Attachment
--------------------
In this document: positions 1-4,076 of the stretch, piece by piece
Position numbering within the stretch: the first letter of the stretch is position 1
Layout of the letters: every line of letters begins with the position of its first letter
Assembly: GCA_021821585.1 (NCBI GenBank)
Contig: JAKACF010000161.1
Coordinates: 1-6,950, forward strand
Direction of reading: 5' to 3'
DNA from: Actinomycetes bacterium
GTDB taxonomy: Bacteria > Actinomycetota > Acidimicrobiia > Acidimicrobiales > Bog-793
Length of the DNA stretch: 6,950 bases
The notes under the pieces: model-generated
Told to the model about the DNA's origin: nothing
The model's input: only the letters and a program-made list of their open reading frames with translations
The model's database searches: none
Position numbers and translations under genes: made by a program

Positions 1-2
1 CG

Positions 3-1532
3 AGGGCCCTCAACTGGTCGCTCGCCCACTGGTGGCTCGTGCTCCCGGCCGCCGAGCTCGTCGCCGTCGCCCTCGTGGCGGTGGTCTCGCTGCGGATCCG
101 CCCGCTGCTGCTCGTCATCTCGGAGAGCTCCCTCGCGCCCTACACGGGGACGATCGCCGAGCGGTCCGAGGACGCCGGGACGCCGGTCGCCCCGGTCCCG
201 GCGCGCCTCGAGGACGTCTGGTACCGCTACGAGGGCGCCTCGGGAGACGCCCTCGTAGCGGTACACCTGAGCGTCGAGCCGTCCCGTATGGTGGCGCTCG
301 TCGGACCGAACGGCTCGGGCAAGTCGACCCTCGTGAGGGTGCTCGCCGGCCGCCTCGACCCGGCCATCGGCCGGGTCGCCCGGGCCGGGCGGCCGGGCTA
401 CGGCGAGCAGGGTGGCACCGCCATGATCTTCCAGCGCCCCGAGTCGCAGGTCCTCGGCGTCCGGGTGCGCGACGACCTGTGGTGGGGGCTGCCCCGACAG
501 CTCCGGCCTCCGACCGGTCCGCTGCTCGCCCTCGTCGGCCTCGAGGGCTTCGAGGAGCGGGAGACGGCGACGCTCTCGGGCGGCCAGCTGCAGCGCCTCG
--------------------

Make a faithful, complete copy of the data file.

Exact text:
In this document: positions 1-4,076 of the stretch, piece by piece
Position numbering within the stretch: the first letter of the stretch is position 1
Layout of the letters: every line of letters begins with the position of its first letter
Assembly: GCA_021821585.1 (NCBI GenBank)
Contig: JAKACF010000161.1
Coordinates: 1-6,950, forward strand
Direction of reading: 5' to 3'
DNA from: Actinomycetes bacterium
GTDB taxonomy: Bacteria > Actinomycetota > Acidimicrobiia > Acidimicrobiales > Bog-793
Length of the DNA stretch: 6,950 bases
The notes under the pieces: model-generated
Told to the model about the DNA's origin: nothing
The model's input: only the letters and a program-made list of their open reading frames with translations
The model's database searches: none
Position numbers and translations under genes: made by a program

Positions 1-2
1 CG

Positions 3-1532
3 AGGGCCCTCAACTGGTCGCTCGCCCACTGGTGGCTCGTGCTCCCGGCCGCCGAGCTCGTCGCCGTCGCCCTCGTGGCGGTGGTCTCGCTGCGGATCCG
101 CCCGCTGCTGCTCGTCATCTCGGAGAGCTCCCTCGCGCCCTACACGGGGACGATCGCCGAGCGGTCCGAGGACGCCGGGACGCCGGTCGCCCCGGTCCCG
201 GCGCGCCTCGAGGACGTCTGGTACCGCTACGAGGGCGCCTCGGGAGACGCCCTCGTAGCGGTACACCTGAGCGTCGAGCCGTCCCGTATGGTGGCGCTCG
301 TCGGACCGAACGGCTCGGGCAAGTCGACCCTCGTGAGGGTGCTCGCCGGCCGCCTCGACCCGGCCATCGGCCGGGTCGCCCGGGCCGGGCGGCCGGGCTA
401 CGGCGAGCAGGGTGGCACCGCCATGATCTTCCAGCGCCCCGAGTCGCAGGTCCTCGGCGTCCGGGTGCGCGACGACCTGTGGTGGGGGCTGCCCCGACAG
501 CTCCGGCCTCCGACCGGTCCGCTGCTCGCCCTCGTCGGCCTCGAGGGCTTCGAGGAGCGGGAGACGGCGACGCTCTCGGGCGGCCAGCTGCAGCGCCTCG